Medline ® Abstract for Reference 68
of 'Epidemiology of, risk factors for, and possible causes of rheumatoid arthritis'
The presence of parvovirus B19 VP and NS1 genes in the synovium is not correlated with rheumatoid arthritis.
Peterlana D, Puccetti A, Beri R, Ricci M, Simeoni S, Borgato L, Scilanga L, CerùS, Corrocher R, Lunardi C
J Rheumatol. 2003;30(9):1907.
OBJECTIVE: To amplify both NS1 and VP genes of Parvovirus B19 DNA in synovial membrane (SM) and serum obtained from patients with rheumatoid arthritis (RA) and to analyze whether the presence of viral DNA is correlated with synovitis.
METHODS: DNA obtained from 30 SM and 24 serum samples from RA patients was analyzed using single round-polymerase chain reaction (PCR) and nested PCR for both VP and NS1 genes of parvovirus B19. Twenty-four SM and serum samples from sex and age matched subjects with osteoarthritis (OA) or joint trauma served as controls.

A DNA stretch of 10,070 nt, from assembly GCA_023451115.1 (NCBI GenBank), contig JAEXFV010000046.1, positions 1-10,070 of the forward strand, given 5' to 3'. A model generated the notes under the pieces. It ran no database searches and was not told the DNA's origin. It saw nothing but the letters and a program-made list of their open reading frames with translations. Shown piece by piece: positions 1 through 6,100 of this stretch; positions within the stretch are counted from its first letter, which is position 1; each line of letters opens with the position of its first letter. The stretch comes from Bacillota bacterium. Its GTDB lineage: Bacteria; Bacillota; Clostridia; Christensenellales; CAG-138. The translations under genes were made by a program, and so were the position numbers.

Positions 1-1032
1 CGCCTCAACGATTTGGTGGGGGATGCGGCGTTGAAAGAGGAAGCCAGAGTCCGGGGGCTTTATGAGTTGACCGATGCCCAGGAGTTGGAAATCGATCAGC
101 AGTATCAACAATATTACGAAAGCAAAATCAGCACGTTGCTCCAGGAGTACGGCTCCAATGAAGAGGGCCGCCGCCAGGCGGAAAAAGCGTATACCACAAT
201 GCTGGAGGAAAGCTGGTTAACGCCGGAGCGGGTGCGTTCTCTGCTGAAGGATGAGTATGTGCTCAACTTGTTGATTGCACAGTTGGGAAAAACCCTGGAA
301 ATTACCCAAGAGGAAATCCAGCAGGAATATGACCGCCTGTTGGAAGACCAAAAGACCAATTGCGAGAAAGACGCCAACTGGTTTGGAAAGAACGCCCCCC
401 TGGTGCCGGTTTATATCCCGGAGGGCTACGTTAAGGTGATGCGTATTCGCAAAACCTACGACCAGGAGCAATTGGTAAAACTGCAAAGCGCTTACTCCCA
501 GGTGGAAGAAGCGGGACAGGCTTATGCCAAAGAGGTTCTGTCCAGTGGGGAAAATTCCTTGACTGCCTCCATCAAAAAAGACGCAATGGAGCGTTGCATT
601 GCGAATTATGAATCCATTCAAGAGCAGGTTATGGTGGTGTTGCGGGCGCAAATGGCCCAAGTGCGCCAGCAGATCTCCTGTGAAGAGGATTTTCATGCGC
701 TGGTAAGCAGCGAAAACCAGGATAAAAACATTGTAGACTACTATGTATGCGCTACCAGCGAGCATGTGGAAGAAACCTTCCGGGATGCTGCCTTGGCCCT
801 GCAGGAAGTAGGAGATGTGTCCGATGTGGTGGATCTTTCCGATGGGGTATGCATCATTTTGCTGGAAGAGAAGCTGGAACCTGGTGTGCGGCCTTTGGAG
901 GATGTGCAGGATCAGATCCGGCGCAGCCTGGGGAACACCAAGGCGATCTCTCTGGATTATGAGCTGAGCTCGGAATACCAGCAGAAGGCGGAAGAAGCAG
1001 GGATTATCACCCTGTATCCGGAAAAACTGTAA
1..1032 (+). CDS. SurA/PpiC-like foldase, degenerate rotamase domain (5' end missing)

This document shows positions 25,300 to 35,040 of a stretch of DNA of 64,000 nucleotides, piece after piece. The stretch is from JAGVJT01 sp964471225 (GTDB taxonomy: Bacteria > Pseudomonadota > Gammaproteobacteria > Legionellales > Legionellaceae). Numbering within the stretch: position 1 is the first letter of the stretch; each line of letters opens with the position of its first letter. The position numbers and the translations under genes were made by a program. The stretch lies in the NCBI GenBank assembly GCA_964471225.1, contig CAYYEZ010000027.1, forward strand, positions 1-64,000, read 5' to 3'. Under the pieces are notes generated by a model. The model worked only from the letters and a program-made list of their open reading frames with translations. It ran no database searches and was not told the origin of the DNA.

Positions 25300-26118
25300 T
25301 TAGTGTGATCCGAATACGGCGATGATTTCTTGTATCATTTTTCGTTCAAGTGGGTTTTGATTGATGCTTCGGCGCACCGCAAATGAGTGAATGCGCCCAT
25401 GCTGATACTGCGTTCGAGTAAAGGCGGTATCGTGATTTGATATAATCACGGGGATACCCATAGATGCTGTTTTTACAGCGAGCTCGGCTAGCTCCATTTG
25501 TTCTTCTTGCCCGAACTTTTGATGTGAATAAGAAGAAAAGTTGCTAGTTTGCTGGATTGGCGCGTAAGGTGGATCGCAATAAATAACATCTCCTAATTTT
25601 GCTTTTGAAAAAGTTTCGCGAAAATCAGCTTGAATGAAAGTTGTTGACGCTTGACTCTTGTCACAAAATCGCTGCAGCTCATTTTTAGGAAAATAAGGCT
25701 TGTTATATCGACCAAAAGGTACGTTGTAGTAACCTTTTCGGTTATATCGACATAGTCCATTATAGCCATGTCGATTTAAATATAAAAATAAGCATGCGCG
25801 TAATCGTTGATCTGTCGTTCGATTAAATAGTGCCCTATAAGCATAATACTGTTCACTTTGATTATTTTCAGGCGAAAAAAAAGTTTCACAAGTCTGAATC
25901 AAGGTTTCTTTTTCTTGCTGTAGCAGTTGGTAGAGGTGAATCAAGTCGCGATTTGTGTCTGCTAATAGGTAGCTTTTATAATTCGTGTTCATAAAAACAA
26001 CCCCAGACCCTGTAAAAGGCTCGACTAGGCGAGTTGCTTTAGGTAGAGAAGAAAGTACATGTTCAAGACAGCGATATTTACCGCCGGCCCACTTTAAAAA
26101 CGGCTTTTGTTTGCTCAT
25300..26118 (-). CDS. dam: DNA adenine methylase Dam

RESULTS: The first round PCR was negative for NS1 in RA samples. After nested PCR, NS1 was detected in the SM of 6/30 patients and of 10/24 controls and in the serum of 4/24 patients and controls. Nested PCR for the VP gene detected viral DNA in the SM of 7/30 patients with RA and of 7/24 of the controls and in the serum of 5/24 patients and of 2/24 controls. Altogether parvovirus DNA was found in the SM of 11/30 (36.6%) patients and of 12/24 (50%) controls and in the serum of 8/24 (33.3%) patients with RA and of 5/24 (20.8%) controls.
CONCLUSION: Our results suggest that the amplification by nested PCR of both NS1 and VP genes is necessary to define the presence of viral DNA in tissue samples and confirm that the presence of parvovirus B19 DNA is similar in RA and control SM, suggesting that simple detection of viral DNA is not sufficient to confirm a link between the virus and RA.
Department of Clinical and Experimental Medicine, Section of Internal Medicine, University of Verona, 37134 Verona, Italy.